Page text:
Football fans are invaluable to their favorite teams, lending their support all season and into the Super Bowl. For proof, you don’t need look any further than the Seattle Seahawks’ fans, who set a world record for crowd noise during the team’s home games this season. While neither team can claim home field advantage at MetLife Stadium on Sunday, which team’s fans give them an edge in the digital playing fields? We took a close look at how fans connect with their favorite teams using social media and mobile ahead of the big game.
Many football fans will likely join their own huddle via social media come game day. In 2013, viewers sent 26.1 million tweets during Super Bowl XLVII. And this year’s teams are already attracting more fans on Twitter in the run-up to the big game: according to Nielsen’s SocialGuide, a unique audience of 10.9 million people saw a total of nearly 2.5 million tweets about the Jan. 19 AFC Championship game on CBS, and 11.4 million people saw 5 million tweets about the NFC Championship game on FOX the same day.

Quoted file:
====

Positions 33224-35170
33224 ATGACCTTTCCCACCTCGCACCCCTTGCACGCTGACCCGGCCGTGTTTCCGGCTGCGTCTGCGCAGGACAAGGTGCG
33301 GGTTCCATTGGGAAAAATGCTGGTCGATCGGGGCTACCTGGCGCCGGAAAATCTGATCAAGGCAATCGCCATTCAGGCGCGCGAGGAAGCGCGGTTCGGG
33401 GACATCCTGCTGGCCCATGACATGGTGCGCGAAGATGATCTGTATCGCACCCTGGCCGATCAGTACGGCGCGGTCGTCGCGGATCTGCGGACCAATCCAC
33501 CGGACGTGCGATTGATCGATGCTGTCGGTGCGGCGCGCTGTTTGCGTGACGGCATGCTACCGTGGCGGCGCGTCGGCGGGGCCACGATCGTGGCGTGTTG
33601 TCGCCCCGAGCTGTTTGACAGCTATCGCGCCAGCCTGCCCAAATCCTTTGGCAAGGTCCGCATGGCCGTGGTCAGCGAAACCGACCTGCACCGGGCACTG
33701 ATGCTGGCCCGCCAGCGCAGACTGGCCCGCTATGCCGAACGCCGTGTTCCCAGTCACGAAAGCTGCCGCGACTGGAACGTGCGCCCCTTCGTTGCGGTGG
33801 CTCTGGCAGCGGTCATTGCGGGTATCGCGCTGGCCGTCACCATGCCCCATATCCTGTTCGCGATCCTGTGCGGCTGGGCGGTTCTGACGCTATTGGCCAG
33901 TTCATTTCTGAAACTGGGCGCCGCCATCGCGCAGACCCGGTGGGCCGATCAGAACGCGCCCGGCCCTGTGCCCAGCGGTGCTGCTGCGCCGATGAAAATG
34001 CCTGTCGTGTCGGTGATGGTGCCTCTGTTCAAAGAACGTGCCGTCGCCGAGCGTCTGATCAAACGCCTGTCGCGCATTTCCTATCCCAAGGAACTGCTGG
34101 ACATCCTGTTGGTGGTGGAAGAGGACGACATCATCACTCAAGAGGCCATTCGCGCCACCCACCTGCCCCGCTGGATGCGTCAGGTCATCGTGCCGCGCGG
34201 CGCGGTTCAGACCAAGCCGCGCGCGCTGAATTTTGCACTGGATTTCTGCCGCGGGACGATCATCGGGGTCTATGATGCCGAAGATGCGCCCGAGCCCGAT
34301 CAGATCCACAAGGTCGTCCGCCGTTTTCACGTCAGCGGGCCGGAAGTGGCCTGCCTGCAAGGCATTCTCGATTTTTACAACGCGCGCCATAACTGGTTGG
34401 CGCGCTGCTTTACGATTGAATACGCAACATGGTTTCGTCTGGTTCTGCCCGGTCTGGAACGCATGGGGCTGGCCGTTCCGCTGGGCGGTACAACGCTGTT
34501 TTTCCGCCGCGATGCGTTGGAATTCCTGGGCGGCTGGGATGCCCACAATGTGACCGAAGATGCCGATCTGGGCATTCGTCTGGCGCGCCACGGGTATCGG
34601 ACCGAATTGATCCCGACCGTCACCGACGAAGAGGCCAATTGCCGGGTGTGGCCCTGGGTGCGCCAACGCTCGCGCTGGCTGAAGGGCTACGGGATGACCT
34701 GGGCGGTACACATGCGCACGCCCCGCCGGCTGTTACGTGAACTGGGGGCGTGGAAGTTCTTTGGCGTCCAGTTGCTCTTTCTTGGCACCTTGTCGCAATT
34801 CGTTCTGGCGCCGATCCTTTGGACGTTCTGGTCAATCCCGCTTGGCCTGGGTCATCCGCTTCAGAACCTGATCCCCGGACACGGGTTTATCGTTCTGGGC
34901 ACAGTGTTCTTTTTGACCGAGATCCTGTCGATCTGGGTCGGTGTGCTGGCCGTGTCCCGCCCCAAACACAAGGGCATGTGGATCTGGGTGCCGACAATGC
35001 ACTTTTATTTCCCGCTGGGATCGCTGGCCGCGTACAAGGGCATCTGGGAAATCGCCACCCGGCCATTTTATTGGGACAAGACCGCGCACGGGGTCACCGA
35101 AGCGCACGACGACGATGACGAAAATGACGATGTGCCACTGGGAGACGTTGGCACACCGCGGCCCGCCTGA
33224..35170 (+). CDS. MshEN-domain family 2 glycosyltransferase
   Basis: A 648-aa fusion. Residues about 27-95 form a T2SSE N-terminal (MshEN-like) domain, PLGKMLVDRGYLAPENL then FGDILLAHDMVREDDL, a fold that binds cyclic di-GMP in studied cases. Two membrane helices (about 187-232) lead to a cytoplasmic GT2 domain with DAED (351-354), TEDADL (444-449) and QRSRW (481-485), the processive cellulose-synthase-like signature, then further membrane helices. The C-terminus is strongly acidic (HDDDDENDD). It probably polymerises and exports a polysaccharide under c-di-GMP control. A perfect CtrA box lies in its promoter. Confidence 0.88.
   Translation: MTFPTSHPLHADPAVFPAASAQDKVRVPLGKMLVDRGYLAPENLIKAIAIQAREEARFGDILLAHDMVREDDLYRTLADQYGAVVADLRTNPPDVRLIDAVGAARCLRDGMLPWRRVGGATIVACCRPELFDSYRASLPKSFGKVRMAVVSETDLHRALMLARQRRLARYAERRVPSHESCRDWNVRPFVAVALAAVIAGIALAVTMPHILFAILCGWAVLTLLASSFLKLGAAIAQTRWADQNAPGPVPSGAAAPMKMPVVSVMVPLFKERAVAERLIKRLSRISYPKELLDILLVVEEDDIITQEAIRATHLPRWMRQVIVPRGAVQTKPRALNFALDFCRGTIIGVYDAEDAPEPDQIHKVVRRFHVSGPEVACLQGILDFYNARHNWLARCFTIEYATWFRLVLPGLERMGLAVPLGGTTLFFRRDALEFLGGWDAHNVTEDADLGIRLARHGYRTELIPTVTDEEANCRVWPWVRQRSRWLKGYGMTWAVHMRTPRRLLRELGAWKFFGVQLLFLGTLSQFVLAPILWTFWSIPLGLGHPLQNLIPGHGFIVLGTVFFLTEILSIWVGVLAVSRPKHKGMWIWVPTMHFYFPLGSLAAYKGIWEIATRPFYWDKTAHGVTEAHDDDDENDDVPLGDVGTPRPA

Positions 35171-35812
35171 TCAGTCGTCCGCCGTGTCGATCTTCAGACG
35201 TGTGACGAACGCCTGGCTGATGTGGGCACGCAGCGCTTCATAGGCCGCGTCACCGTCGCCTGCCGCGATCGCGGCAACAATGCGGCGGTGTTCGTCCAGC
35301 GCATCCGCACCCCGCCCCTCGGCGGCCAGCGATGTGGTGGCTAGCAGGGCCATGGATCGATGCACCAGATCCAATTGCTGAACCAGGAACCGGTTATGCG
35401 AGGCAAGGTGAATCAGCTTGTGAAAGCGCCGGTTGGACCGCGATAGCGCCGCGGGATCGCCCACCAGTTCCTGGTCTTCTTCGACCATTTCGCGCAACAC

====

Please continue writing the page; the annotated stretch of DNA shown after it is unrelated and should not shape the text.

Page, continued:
Football fans are also glued to their smartphones, often times using mobile devices as second screens during the game. In fact, more than 10 million U.S. adults used fantasy football apps on smartphones at the start of the season (September 2013). In December, more than 9 million fans accessed the NFL Mobile app, twice as many as last season, using the smartphone app for an average of 37 minutes each. Most users of the NFL Mobile app were men (74%). Fans with household incomes between $75,000-$100,000 were 43 percent more likely to open the app compared to the average adult smartphone user. And with Hispanics making up both a growing group of smartphone owners and football fans, this demographic made up nearly one in five users (19%) of the NFL Mobile app.
No matter which team tops the scoreboard at the end of the night, fans are likely to use digital media to keep score on all the action.